The medium mapping table collapsing process may select a medium for consolidating entries in the address translation table (block 810). In one embodiment, a medium with a long chain of underlying mediums may be selected for consolidating entries. For example, the storage controller may select a given medium for consolidation if the given medium has a chain of underlying mediums that is greater than a programmable threshold. Other techniques for selecting a medium for consolidation are possible and are contemplated.

Next, the storage controller may select a given range of blocks of the selected medium (block 815). The size of the range may vary depending on the characteristics of the selected medium. In one embodiment, the storage controller may begin with a first range of blocks starting with the smallest number and proceeding to higher numbers. Alternatively, the storage controller may begin with the highest range of blocks based on block number and proceed to lower numbers on successive searches. Alternatively, the storage controller may process the different ranges of blocks in any order.

If the selected medium is unmasked for the current range of blocks and if an address translation table lookup for the current range of blocks of the selected medium results in a hit (conditional block 820, “yes” leg), then the storage controller may determine if the last range of blocks for the selected medium has already been reached (conditional block 825). If the given range of blocks has an entry assigned to the selected medium in the index of the address translation table, then the storage controller does not need to consolidate this entry since the entry is already assigned to the selected medium and can be found using a key generated from the selected medium.

If the storage controller has already reached the last range of blocks for the selected medium (conditional block 825, “yes” leg), then method 800 may return to block 810 and select a new medium to consolidate. If the storage controller has not yet reached the last range of blocks for the selected medium (conditional block 825, “no” leg), then the storage controller may move to the next range of blocks of the selected medium for searching (block 830), and then method 800 may return to conditional block 820.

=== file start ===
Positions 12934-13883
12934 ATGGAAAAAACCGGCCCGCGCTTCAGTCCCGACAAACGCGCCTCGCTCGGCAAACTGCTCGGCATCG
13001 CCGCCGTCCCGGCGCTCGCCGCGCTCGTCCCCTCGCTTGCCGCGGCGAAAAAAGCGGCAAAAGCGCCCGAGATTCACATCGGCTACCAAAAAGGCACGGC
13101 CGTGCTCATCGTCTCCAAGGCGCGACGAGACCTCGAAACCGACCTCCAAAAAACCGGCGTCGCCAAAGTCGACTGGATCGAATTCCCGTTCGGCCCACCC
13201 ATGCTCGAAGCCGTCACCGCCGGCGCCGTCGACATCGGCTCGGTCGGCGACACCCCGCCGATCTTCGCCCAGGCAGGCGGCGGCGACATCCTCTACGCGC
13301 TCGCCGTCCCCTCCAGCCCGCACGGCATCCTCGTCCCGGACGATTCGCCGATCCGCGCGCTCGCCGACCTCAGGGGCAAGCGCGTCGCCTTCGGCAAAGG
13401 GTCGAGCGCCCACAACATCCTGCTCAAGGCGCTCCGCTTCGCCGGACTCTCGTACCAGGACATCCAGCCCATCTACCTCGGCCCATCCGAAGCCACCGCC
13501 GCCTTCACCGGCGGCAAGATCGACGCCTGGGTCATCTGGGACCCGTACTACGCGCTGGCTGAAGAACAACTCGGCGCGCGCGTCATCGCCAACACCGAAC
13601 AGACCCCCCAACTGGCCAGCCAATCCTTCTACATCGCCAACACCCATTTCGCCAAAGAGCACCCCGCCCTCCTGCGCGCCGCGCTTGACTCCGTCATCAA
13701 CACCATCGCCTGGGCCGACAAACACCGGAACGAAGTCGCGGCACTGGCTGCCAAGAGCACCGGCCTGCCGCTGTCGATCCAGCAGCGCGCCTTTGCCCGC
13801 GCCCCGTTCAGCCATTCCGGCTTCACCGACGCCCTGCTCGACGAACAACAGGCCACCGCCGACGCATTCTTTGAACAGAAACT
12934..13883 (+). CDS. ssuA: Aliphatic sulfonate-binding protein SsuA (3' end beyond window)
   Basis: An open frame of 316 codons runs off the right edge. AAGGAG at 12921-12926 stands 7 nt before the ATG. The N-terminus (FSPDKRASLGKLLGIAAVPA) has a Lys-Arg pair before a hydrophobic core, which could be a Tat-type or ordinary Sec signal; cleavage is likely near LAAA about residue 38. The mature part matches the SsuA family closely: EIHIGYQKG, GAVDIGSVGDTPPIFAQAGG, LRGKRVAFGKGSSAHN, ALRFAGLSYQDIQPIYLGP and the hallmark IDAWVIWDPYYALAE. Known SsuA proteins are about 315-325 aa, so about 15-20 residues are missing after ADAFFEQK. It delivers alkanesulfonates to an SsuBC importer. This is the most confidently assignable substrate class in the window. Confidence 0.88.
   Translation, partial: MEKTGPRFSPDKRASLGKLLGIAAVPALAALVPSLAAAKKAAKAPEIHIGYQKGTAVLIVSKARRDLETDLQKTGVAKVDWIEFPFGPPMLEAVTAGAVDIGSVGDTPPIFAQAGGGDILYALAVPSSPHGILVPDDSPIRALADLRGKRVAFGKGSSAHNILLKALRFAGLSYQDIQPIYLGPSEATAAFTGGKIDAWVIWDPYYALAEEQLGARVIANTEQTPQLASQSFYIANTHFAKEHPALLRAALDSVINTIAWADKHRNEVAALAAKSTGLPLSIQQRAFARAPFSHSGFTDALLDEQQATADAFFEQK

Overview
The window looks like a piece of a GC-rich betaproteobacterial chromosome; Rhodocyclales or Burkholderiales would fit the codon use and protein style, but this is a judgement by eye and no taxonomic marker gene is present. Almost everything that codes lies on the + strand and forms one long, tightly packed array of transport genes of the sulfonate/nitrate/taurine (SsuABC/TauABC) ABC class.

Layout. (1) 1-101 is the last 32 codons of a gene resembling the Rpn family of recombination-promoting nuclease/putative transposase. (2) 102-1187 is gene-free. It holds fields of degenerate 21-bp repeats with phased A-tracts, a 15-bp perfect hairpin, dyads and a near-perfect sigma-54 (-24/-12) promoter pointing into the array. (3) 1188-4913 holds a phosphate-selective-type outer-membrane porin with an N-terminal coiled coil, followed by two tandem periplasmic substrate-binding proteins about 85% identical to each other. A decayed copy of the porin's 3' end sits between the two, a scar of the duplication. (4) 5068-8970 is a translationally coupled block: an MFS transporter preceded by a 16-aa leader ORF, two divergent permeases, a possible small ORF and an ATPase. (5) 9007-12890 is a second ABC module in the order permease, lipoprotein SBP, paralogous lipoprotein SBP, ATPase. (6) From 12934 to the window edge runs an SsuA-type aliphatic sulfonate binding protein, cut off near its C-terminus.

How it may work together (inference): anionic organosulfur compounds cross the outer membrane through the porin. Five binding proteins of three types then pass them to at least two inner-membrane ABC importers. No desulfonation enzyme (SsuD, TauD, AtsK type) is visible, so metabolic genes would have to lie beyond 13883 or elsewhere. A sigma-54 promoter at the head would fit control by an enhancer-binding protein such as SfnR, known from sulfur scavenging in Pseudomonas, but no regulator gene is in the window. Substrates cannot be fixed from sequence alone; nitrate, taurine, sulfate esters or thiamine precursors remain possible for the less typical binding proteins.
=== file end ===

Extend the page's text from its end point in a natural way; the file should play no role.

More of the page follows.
If the selected medium is masked for the current range of blocks or if the address translation table lookup for the current range of blocks using the selected medium results in a miss (conditional block 820, “no” leg), then the storage controller may determine the underlying medium of the selected medium (block 835). In one embodiment, the storage controller may query the medium mapping table to determine the underlying medium of the selected medium. The storage controller may also determine if an offset should be applied to the block number in the underlying medium from the original block number of the selected medium. Next, the storage controller may determine if the underlying medium is unmasked for the current range of blocks and if an address translation table lookup for the current range of blocks using the underlying medium results in a hit (conditional block 840). The storage controller may use a key generated from the underlying medium and current range of blocks for the address translation table lookup (with an offset applied to the block numbers, if applicable).

If the underlying medium is masked for the current range of blocks or if the address translation table lookup for the current range of blocks using the selected medium results in a miss (conditional block 840, “no” leg), then the storage controller may determine if the selected medium is quiescent (conditional block 845). If the selected medium is quiescent (conditional block 845, “yes” leg), then this indicates that there are no more underlying mediums to search, and method 800 may return to block 810 to select a new medium for consolidating entries. If the selected medium is not quiescent (conditional block 845, “no” leg), then the storage controller may return to block 835 to determine the underlying medium of the current medium.

If the underlying medium is unmasked for the current range of blocks and if an address translation table lookup for the current range of blocks using the underlying medium results in a hit (conditional block 840, “yes” leg), then the storage controller may create one or more new entries in the address translation table for the current range of blocks and assign the new entries to the selected medium (block 850). Each new entry may include a key generated from the selected medium ID and the range of blocks as mapped from the selected medium. This range of blocks may be different from the current range if an offset was applied to the underlying medium by the medium above it in the medium graph. Next, the storage controller may update the medium mapping table entry status to quiescent for the current range of blocks of the selected medium (block 855).